The reputation of the previous seasons has spread quite nicely, and as such a wonderful fanbase has formed that is attracting newcomers everyday. I think they are aiming to really impress the newbies with this season, as some of the aforementioned gravitas has taken a backseat to the humor and lighthearted aspects of "Sherlock". It can certainly be said that Season 3 is the busiest season in terms of visual effects and editing, as the show is really striving for the kind of hyperkinetic pace that, in lesser shows, tends to breed excitement even though there is not much going on. And that is where Sherlock is different from those shows. The richness of characters, the timing of the comedy and the cleverness of the mysteries allows for the show to still work wonders, even if it is on slightly different terms this time around. The third and final episode will debut in a couple of days, and it promises a return to the slightly more somber and dark tone of the show that we are used to. So far, the return of “Sherlock” has been a positive experience for myself and for many of the people that I know. I don’t know how many more seasons are in store for us, but I for one am thankful for what we’ve been given. And that is a true work of art in every sense of the word.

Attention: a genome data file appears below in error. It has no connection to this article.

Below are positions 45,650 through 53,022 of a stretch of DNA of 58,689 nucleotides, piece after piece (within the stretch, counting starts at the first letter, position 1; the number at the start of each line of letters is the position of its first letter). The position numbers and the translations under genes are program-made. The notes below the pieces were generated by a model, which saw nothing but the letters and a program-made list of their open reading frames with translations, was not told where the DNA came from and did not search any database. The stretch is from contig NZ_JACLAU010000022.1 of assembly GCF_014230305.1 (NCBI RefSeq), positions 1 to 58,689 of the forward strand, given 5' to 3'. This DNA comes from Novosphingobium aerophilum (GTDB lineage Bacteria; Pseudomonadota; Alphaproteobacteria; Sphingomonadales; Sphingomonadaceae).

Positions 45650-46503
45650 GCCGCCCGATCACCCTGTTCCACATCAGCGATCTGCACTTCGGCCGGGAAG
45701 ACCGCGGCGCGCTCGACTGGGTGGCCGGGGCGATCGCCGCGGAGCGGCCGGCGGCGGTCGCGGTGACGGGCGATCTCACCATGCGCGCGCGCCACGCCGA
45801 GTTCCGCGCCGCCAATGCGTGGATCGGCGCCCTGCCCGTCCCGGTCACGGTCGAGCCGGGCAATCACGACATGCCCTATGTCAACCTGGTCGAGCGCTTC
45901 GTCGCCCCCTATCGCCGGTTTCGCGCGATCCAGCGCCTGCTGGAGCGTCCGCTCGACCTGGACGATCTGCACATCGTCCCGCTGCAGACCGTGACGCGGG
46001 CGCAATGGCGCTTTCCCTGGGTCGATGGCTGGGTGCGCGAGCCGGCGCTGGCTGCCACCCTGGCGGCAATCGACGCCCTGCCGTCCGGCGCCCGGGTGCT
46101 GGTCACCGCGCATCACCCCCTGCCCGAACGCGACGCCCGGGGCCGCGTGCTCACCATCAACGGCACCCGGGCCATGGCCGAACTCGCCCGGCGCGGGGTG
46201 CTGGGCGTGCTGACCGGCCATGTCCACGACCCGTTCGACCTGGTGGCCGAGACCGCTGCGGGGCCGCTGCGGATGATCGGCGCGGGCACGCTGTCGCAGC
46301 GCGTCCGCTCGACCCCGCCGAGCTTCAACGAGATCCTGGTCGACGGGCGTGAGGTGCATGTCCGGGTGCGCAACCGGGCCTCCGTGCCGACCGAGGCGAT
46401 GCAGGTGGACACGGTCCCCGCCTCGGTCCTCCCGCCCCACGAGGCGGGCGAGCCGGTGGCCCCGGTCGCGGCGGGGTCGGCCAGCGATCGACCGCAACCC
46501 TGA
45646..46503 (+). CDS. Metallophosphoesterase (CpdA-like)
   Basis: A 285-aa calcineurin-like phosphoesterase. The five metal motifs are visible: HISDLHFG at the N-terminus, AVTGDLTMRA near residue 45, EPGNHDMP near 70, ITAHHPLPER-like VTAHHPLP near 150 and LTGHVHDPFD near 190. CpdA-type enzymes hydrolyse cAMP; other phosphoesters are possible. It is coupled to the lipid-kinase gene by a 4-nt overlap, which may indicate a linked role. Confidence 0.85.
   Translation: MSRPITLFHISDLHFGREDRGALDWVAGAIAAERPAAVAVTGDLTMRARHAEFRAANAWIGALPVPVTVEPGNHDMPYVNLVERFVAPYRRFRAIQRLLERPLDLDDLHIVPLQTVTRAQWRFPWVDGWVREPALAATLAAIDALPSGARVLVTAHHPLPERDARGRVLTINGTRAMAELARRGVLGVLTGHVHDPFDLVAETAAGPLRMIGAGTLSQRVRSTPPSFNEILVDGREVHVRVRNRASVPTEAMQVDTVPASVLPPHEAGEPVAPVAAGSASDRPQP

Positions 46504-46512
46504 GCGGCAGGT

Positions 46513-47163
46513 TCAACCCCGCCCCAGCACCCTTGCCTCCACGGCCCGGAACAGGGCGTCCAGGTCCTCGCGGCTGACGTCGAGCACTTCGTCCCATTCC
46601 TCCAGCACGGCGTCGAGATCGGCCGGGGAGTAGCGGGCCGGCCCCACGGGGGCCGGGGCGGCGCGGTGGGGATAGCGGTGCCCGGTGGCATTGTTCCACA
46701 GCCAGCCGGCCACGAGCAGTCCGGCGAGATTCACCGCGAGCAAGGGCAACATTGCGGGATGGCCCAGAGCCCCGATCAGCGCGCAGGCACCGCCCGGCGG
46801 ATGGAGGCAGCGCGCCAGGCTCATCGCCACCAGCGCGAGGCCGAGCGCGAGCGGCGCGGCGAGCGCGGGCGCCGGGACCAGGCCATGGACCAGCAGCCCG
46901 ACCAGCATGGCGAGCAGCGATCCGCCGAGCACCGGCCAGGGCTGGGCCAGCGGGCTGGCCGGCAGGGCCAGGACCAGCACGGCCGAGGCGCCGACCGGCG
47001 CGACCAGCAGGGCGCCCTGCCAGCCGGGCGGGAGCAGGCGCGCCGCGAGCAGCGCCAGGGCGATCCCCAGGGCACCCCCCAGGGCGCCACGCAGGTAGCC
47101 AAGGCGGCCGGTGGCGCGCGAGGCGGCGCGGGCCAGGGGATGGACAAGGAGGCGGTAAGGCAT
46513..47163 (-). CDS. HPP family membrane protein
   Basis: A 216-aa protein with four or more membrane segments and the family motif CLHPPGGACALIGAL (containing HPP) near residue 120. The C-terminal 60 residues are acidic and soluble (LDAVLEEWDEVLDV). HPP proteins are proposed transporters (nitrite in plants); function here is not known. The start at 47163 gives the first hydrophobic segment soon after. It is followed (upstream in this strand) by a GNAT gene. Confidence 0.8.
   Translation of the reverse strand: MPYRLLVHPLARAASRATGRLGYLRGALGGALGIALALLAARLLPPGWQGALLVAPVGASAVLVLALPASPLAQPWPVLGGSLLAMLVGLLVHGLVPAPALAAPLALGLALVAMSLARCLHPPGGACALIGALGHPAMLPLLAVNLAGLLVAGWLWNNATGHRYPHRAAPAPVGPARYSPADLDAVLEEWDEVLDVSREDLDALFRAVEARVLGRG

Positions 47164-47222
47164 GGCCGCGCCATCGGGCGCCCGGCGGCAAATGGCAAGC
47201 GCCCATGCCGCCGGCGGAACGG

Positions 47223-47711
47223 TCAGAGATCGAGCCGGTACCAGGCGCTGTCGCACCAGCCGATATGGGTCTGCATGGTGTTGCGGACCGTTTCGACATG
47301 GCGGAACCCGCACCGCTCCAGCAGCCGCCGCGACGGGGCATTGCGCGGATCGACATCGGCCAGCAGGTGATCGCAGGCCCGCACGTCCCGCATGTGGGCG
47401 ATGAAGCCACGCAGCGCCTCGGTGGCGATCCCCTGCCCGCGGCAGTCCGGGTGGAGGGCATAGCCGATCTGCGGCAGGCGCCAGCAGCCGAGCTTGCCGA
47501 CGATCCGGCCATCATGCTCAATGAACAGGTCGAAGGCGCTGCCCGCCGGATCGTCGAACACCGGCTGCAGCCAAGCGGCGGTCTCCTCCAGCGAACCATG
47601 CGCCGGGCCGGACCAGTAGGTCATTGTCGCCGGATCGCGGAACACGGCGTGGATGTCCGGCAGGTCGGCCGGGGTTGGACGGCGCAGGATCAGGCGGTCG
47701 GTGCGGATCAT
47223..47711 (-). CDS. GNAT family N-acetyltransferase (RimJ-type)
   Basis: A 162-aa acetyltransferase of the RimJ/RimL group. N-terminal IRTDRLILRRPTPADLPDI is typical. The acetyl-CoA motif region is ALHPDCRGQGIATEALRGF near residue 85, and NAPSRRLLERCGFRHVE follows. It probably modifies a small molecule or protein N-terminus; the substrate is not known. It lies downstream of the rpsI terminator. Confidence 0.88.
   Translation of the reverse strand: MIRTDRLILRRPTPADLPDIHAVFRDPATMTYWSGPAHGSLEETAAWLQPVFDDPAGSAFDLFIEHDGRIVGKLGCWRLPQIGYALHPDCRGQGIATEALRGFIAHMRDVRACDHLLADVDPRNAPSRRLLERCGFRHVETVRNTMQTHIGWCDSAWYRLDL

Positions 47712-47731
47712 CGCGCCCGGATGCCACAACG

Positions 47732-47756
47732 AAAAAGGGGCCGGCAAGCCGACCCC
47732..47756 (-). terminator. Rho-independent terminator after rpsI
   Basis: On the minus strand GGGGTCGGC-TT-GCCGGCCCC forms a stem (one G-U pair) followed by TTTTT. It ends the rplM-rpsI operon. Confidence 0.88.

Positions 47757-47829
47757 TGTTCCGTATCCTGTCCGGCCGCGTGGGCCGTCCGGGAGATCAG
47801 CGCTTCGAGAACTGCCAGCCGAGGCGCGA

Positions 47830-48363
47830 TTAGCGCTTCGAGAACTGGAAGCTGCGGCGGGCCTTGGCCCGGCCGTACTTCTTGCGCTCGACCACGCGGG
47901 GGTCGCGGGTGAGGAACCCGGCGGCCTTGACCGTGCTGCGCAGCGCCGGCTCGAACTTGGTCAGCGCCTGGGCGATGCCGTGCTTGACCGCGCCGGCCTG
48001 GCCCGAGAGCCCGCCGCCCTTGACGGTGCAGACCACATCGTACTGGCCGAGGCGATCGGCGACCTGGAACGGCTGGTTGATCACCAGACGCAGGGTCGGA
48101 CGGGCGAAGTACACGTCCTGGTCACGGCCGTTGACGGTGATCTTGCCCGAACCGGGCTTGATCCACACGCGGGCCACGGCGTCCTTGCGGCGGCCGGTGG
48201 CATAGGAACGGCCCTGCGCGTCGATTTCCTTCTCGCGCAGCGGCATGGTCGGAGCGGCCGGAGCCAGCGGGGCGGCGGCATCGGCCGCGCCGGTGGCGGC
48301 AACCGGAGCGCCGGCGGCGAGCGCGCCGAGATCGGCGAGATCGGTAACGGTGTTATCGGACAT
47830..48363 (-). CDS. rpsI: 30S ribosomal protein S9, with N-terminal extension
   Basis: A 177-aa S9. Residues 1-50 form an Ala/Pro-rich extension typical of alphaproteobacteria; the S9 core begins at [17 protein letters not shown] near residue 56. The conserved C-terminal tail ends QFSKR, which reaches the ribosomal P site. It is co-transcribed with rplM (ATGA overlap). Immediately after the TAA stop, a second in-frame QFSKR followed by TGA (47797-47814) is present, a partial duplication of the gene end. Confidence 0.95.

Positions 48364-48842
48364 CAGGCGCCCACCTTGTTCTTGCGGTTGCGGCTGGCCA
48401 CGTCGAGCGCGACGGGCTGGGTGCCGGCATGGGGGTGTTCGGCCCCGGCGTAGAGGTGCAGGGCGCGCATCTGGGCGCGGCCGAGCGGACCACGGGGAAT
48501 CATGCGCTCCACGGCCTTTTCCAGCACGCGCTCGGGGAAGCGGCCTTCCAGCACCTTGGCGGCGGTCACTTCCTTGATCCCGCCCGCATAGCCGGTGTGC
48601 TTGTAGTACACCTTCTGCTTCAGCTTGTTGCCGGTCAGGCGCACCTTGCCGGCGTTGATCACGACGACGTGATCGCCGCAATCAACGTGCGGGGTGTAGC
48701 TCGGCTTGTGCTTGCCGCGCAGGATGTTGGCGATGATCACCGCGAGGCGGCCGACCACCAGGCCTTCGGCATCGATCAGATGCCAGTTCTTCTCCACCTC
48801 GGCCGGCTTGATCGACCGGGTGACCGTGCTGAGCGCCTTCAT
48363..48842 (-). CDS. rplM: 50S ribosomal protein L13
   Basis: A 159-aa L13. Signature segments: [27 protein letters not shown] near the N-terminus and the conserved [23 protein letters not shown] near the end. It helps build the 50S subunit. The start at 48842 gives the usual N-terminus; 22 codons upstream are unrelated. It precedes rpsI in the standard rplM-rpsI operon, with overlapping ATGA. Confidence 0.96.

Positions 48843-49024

(Photo via WENN)
Greg McIver currently resides in New York City. Check out his other reviews and articles at www.nerdtopiacast.com, and be sure to tune in to his weekly podcast Filmtopiacast 3000 which is currently available on YouTube, iTunes, and Stitcher.